The tour organizer will get in touch with you, and probably ask you for the items I mentioned above. Get them to the tour organizer as soon as you can. No need to wait weeks at this point. Pay the bill and stay tuned.
Tour companies usually make banners for the tours. They will send this to you, and put it up on their website. You can put the banner up on your blog or Facebook page to help promote the tour. They will contact their tour hosts, and set up a schedule for the tour.
They will set up the schedule on their website when ready and give you the link. It’s a good idea to visit all the blogs participating beforehand, so you can see if something is up with one of the blogs or there are no dead links. Next, link the banner on your website to the schedule so all your visitors can see it and/or post the schedule on your website for extra exposure.
For interviews, in most cases the tour organizer will get the interview questions from the tour host and send them to you. Take your time (but not too much time) to reply to the questions, and send them back to the tour organizer. They will make sure to send your questions to the appropriate tour host. If possible, leave at least a few days to a week between you replying with your answers and when the interview is due, so the tour host has enough time to set up the post. These tour hosts don’t get paid – they have book blogs because they love them – but they’re not online 24/7, so give them the time they need to get everything ready.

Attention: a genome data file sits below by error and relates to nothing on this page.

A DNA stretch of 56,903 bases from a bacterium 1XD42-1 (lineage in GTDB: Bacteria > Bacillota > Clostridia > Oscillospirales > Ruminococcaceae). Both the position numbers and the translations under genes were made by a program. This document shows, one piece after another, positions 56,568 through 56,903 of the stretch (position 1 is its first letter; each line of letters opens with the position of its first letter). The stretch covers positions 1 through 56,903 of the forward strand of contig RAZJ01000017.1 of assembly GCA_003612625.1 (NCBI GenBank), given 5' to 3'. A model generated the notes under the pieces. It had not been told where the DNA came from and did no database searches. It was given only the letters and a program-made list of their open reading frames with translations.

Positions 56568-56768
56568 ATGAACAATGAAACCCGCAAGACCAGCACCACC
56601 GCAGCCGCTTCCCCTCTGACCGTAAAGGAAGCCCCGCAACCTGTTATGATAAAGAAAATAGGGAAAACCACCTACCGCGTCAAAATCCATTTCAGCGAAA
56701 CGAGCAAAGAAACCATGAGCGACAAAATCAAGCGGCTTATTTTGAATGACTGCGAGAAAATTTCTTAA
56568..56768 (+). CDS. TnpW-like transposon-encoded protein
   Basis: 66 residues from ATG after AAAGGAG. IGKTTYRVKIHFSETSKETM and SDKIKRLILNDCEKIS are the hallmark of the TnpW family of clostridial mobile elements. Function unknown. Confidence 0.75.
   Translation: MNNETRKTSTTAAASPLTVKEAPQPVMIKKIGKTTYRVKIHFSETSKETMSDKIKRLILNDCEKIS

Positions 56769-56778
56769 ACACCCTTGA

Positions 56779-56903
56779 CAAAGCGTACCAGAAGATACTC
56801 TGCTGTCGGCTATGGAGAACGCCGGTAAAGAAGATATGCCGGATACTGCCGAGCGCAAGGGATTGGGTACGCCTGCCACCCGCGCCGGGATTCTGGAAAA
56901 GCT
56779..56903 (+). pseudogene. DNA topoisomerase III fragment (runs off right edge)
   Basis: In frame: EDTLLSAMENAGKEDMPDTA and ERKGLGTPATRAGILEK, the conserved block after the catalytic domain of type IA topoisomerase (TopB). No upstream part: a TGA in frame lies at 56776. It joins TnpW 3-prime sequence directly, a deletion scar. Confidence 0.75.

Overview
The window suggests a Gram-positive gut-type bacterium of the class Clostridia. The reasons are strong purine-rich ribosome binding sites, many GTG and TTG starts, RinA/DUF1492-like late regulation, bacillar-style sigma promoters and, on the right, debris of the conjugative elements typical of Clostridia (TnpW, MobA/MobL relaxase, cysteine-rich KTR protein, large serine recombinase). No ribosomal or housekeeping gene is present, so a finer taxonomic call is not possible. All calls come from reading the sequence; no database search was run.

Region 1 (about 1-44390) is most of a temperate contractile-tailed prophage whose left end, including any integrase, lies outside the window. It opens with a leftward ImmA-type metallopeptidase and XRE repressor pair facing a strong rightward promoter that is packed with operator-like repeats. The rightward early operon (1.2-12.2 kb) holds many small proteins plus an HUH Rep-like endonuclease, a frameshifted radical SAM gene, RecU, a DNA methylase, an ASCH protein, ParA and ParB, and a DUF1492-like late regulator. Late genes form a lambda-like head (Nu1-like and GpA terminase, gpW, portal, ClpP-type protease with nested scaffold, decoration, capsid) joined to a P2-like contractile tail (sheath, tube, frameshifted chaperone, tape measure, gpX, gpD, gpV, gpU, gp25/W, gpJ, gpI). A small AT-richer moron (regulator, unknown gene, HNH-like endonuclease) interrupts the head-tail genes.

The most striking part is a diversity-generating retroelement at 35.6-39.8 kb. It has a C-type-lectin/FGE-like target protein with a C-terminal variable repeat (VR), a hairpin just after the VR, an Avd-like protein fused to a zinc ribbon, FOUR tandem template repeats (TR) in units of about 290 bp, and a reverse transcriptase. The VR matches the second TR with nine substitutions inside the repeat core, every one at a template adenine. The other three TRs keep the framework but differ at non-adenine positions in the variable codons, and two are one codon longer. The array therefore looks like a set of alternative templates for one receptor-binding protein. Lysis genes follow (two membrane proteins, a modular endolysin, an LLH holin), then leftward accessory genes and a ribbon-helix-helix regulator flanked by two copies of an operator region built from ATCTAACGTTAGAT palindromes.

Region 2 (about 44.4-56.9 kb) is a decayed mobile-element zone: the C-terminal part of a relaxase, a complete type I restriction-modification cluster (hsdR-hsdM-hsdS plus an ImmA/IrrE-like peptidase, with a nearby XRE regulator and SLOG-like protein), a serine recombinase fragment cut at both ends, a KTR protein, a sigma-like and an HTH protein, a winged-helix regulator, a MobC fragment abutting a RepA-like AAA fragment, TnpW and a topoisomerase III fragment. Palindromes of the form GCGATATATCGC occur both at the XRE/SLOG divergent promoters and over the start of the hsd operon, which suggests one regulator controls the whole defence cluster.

For guest posts, it’s possible that the tour host suggests a topic themselves, or has specific guidelines. Follow them. It’s their blog, their rules. If they don’t have a specific topic in mind, you can write about whatever you want. Keep it related to your book and/or your writing though. There are lots of topics to choose from, but make it interesting. Keep it under 1000 words, or around that number. Send it out a week before the due date, so the tour host has time to put it on their website.
In our next post we’re going to talk about what happens during the tour: what if you get a bad review, how can you help promote the tour, how to encourage bloggers to post reviews on Amazon and Goodreads as well, etc.